Main navigation | Main content
To become eligible as a principal investigator at the University of Minnesota, you must complete:
To complete the RCR parts 1 & 2 core curriculum:
RCR part 1 – complete 1 of the following. Firefox is the recommended browser for accessing the training.(RC4001) RCR Core 1 – Arts & Humanities
RCR part 2(RC0730) Fiscal Responsibilities Online Workshop
Click on the titles below to open/close the topic.
New faculty members and others eligible to serve as principal investigators have 12 months from the date of their initial appointment to complete University of Minnesota Responsible Conduct of Research core curriculum (RCR parts 1 & 2).
If RCR is not completed when you submit a proposal for funding:
What to do:
If you have not completed RCR parts 1 & 2 when you submit a proposal for funding, you will receive an email reminder. Submission of your proposal will not be delayed, but awarded funds will not be released until you:
To be eligible as a principal investigator (PI), graduate students must complete instruction in the responsible conduct of research and scholarship. Graduate programs determine the appropriate curriculum for this instruction. Consult the director of graduate studies to learn the policy for your program.
RCR part 1 is an online workshop that addresses basic principles based on key concepts and best practices of research integrity.
RCR part 2 is an online workshop that addresses the financial responsibilities of sponsored projects. Part 2 may be taken before part 1; the courses are not consecutive.
See above for directions for accessing both workshops.
You can generate and print a summary of research educational courses in one of three ways:
1. RCR web reports shows completed RCR training and deadlines for continuing education.
2. HRMS preformatted reports shows all completed training (RCR, HIPAA, Organizational Effectiveness, etc.).
3. ULearn transcript Displays courses completed within ULearn only:
When Sponsored Projects Administration (SPA) receives a notice of award but the proposed principal investigator has not met the requirements for instruction in RCR, the individual is notified by email that an award has been received but is being held. If the proposed principal investigator has worked at the university longer than 12 months, then the individual can request additional time to complete the requirement.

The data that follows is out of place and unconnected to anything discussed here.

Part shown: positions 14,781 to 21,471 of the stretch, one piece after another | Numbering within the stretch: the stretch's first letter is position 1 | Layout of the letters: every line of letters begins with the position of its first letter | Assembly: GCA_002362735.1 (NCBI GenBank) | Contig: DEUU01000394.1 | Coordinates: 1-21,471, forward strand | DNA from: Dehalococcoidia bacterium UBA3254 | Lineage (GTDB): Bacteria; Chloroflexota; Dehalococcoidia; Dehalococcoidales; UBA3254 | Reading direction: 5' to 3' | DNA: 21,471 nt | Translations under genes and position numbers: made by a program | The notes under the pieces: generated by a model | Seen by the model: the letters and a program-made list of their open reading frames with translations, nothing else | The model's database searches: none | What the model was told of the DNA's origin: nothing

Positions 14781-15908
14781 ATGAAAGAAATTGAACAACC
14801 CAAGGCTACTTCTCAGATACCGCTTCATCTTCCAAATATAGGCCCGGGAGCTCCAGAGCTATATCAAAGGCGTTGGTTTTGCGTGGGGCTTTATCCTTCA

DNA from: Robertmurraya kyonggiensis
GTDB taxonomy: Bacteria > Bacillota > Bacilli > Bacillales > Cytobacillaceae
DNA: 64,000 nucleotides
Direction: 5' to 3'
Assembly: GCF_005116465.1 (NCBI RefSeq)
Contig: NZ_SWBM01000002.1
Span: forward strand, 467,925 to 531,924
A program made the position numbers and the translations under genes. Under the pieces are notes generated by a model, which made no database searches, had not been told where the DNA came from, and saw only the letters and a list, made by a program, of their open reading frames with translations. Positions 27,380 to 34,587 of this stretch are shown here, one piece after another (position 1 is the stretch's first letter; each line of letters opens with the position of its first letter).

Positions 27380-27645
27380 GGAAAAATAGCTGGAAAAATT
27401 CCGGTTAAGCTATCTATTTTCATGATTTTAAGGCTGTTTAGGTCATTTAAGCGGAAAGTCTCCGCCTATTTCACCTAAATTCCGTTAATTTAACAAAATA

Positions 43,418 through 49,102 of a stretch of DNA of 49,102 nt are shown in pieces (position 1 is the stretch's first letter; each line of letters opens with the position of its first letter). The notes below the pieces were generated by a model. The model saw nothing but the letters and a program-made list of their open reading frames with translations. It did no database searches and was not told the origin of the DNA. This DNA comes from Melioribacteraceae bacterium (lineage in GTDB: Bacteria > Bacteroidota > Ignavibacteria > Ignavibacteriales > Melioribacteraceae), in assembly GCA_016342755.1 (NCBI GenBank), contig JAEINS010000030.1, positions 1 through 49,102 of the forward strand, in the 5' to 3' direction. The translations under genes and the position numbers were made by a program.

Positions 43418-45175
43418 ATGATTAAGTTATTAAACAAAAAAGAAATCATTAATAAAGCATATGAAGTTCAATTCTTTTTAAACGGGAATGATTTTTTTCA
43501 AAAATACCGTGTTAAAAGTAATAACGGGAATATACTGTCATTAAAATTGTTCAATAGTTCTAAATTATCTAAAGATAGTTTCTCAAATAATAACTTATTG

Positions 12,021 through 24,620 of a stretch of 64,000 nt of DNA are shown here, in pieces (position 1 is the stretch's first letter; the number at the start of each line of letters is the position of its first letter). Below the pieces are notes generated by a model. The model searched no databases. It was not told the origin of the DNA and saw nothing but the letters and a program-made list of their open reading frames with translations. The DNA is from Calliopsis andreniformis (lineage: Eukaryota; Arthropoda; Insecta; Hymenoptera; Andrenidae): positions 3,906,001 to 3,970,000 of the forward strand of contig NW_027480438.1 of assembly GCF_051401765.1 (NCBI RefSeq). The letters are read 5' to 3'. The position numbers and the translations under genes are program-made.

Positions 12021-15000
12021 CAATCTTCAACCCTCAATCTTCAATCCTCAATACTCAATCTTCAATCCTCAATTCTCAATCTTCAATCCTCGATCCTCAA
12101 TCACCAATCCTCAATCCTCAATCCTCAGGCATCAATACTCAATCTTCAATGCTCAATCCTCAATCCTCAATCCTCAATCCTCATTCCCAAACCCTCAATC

If you have been at the university longer than 12 months and receive an email notifying you of a grant or contract award that is being held because you have not fulfilled the RCR requirements, you can request additional time via the following steps:
Along with the core RCR curriculum, additional instruction in specific topics may be required to be eligible as a principal investigator. Click the titles below to see details about these requirements:
The Office of Institutional Compliance offers training to help university employees understand and manage conflicts of interest, where they exist.
The Department of Environmental Health and Safety offers training to meet numerous regulations and to encourage health and safety for all university community members.
The Institutional Animal Care and Use Committee (IACUC) offers training to meet federal, state and institutional regulations and to certify the eligibility of university employees who work with animals.
The Clinical and Translational Sciences Institute (CTSI) offers training to meet the requirements of interdisciplinary CTS faculty, students and research teams at the university.
The Privacy and Security Office offers training on HIPAA regulations and university policies and procedures, with the assistance of the Office of the Executive Vice President and Provost. This training focuses on standards to protect the privacy and security of individual health information.
Human subjects’ protection instruction is required for all investigators and research personnel.To complete instructional materials:
If you need to describe your training to a funding agency, please use the following description:
Instruction in Human Subjects Protection included the definition of human subjects in research; the responsibilities of the investigator; authority, composition, and procedures of IRBs; ethical principles; risk and benefits; the elements and process of informed consent; how to prepare an application and consent document; inclusion and recruitment of vulnerable populations; adherence to study protocol; and continuing review.